Malaysian Ringgit (MYR)
Experience Borneo’s wilderness adventures, pristine beaches and unspoilt forest landscapes.
Sharing the island of Borneo with Indonesia and the tiny sovereign state of Brunei, Malaysian Borneo offers diverse scenery and beautiful beaches, and of course it is home to one of the world's most beloved wildlife species – the orangutan. Split into the two states of Sarawak and Sabah, Borneo welcomes adventurers, aspiring zoologists and botanists and beach lovers to its exceptional landscapes.
- Borneo is one of just two places Orangutans still live in the wild. The best chance to spot these majestic creatures is at one of the rehabilitation centre where they live in a semi-wild state
- A great option if you are looking for a wildlife and adventure holiday followed by some time spent on the beach
- Head north to the wilds of the Sukau Rainforest, which is bisected by the winding Kinabatangan River, and stay in a jungle lodge
- Explore the stunning Mulu Caves, part of Gunung Mulu National Park in the state of Sarawak
- If you are looking for a rewarding challenge while on holiday you can choose to climb Mount Kinabalu on a two night adventure from Kota Kinabalu
Mystical Borneo is a treasure trove of natural and cultural delights from the impenetrable forests home to rare and indigenous animals and the towering summit of Mount Kinabalu to the various tribes that maintain strong spiritual links with the rainforest. Perfect for an exotic beach holiday, Malaysian Borneo offers inspiring sightseeing, diverse scenery and heavenly unspoilt beaches.
All our fabulous Borneo resorts, including Shangri-La’s Tanjung Aru Resort and Spa, are located in the northern state of Sabah, within an easy distance of the capital Kota Kinabalu. Affectionately known as KK, the city acts as a gateway to the region’s magnificent scenery and is a foodie’s paradise boasting a seemingly endless choice of restaurants and hawker stalls. The paradisiacal islands of Tunku Abdul Rahman National Park, including Palau Gaya which is home to our luxury beachfront property Gaya Island Resort, can be reached from the city in just 20 minutes via a speedboat transfer.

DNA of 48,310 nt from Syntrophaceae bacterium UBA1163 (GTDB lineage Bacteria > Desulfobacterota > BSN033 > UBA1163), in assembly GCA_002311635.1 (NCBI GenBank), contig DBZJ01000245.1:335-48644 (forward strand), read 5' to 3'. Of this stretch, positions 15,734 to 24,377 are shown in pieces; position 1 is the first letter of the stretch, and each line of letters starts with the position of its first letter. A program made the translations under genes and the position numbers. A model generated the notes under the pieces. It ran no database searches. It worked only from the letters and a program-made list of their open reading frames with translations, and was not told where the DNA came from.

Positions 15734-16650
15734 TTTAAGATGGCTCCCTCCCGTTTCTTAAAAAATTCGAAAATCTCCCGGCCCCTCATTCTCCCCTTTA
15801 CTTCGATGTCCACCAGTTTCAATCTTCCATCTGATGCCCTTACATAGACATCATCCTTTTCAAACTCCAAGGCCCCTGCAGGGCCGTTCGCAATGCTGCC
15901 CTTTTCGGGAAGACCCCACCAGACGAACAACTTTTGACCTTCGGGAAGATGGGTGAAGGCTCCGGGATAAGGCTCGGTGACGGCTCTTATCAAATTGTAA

The highly intelligent orangutan is Borneo’s most eminent species and, either on trek into the jungle or a visit to Borneo’s various sanctuaries and rehabilitation centres, you are sure to come eye to doleful eye with one of these endearing yet endangered creatures. In the past 50 years the number of orang-utans in the wild has declined alarmingly due to the loss of habitat caused by illegal logging and the conversion of land to agricultural use, hunting, and human conflict.
Historic Sandakan, once the capital of British Northern Borneo, is a gateway to a selection of Sabah’s natural wonders and eco-tourism destinations. From here Kuoni guests can visit The Sepilok Rehabilitation Centre, located on the edge of a rainforest reserve, which was founded with the aim of returning orphaned, injured or mistreated animals back into the wild. Although not allowed to meet the youngest orphans, visitors may be fortunate enough to view older apes that have released into the centre’s jungle as they return for their daily supplementary feed of milk, sugarcane and bananas. Guests at Shangri La’s Rasa Ria Resort can explore the resort’s own nature reserve home to rehabilitated orangutans.
Shadowed by the revered Mount Kinabalu, one of South East Asia’s highest mountains, the UNESCO World Heritage Site of Kinabalu Park boasts an incredible bio-diversity. Here naturalists can attempt to spot thousands of varieties of flora and half of all Malaysia’s bird, mammal and amphibian species – it may take a while though. Adventure seekers descend on the park to climb Kinabalu, bathe in the Poring Hot Springs, explore the tropical rainforest, trek to the Langanan and Kipungit waterfalls and visit the nearby butterfly farm to witness just some of the 850 varieties that flutter throughout the forest.
While there are countless incredible settings to view Borneo’s world famous wildlife throughout Sabah nowhere comes close to the rainforests that line the banks of the lower Kinabatangan River. This ‘mini Amazon’ is thought to be one of only two places on earth where 10 species of primate are found, including the endemic orangutans and proboscis monkeys. Other creatures to look out for in this extraordinary habitat are pygmy elephants, sun bears, the Sumatran rhino and clouded leopards.